Facebook shares open lower as Irish DPC launches investigation
Facebook shares opened in the red Thursday, following news the Irish Data Protection Commission has opened an investigation into the data breach the social media firm confirmed last week.
That news comes soon after a US woman has sued the tech giant over its part in her becoming involved in the sex trade at 15.
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Facebook shares opened 1.31% lower at $160.30. The stock closed higher in the US Wednesday.
Irish DPC investigates Facebook data breach
The Irish DPC announced its investigation into the latest Facebook data breach, in a brief statement, Wednesday.
“The Irish Data Protection Commission (DPC) has today, 3 October 2018, commenced an investigation under Section 110 of the Data Protection Act 2018 into the Facebook data breach for which notification was received by the DPC on Friday 28 September,” the DPC said.
“In particular, the investigation will examine Facebook’s compliance with its obligation under the General Data Protection Regulation to implement technical and organisational measures to ensure the security and safeguarding of the personal data it processes,” the statement said.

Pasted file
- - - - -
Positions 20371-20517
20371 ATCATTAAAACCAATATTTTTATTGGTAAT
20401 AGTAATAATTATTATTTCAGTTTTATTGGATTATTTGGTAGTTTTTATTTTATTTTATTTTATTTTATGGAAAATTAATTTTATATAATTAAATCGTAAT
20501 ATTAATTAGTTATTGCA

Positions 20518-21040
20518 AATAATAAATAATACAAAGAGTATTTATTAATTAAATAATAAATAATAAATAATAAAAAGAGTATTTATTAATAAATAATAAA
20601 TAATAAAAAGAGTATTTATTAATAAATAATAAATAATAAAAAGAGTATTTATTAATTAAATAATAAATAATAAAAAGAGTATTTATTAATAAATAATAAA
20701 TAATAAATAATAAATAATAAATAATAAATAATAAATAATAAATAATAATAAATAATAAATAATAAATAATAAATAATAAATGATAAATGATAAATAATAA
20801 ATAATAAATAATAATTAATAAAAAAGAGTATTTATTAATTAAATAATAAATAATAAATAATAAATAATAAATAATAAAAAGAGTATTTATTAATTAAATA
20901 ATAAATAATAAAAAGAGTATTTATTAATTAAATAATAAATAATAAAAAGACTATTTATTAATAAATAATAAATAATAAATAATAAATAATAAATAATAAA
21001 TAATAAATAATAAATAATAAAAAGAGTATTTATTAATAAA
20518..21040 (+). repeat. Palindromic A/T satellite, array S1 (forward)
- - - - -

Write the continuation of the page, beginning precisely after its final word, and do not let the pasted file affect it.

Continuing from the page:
The DPC added that Facebook is also continuing its own internal investigation into the problem that affected some 50 million users.
Mark Zuckerberg’s tech firm remains under close scrutiny with regards to its data usage practices and also its data security performance, following the Cambridge Analytica scandal earlier this year.
Facebook responds to sex trafficking accusation
Aside from the further investigation into the latest data breach experienced by the social media platform, Facebook also released a written statement to news agencies, following the news it is being sued for not doing enough to stop sex trafficking on its site.
“Human trafficking is abhorrent and is not allowed on Facebook. We use technology to thwart this kind of abuse and we encourage people to use the reporting links found across our site so that our team of experts can review the content swiftly,” a spokeswoman for Facebook said in a written statement, according to Reuters.